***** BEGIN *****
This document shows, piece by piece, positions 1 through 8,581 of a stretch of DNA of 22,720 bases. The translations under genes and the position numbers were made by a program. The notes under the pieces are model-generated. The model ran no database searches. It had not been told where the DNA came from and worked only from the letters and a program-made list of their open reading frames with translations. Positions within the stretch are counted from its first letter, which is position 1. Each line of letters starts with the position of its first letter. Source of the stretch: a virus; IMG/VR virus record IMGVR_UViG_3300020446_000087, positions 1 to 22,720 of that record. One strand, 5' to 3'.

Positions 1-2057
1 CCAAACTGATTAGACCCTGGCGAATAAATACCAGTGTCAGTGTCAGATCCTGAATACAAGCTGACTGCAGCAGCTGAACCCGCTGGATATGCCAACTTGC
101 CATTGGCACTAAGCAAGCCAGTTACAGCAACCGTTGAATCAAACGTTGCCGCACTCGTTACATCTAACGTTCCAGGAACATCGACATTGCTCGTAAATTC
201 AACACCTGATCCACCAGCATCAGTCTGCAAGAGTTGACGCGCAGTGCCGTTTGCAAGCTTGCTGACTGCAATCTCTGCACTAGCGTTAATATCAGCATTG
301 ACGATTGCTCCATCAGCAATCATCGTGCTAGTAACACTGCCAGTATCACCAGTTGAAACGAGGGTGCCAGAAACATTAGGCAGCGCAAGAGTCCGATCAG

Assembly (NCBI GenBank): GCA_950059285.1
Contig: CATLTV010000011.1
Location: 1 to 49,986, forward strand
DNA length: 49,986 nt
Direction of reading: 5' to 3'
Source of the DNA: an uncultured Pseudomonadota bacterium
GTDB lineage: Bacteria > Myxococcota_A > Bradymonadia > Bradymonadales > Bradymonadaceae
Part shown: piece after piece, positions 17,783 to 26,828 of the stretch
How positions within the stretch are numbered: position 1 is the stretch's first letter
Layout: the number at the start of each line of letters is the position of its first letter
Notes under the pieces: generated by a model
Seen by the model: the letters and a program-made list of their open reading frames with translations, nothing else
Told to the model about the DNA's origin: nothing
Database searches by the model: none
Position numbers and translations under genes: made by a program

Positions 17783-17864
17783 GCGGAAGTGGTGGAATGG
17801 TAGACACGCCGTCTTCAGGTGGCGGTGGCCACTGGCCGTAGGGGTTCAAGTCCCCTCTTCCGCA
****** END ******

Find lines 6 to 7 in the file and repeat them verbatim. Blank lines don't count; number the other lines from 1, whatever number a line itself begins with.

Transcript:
301 ACGATTGCTCCATCAGCAATCATCGTGCTAGTAACACTGCCAGTATCACCAGTTGAAACGAGGGTGCCAGAAACATTAGGCAGCGCAAGAGTCCGATCAG

Assembly (NCBI GenBank): GCA_950059285.1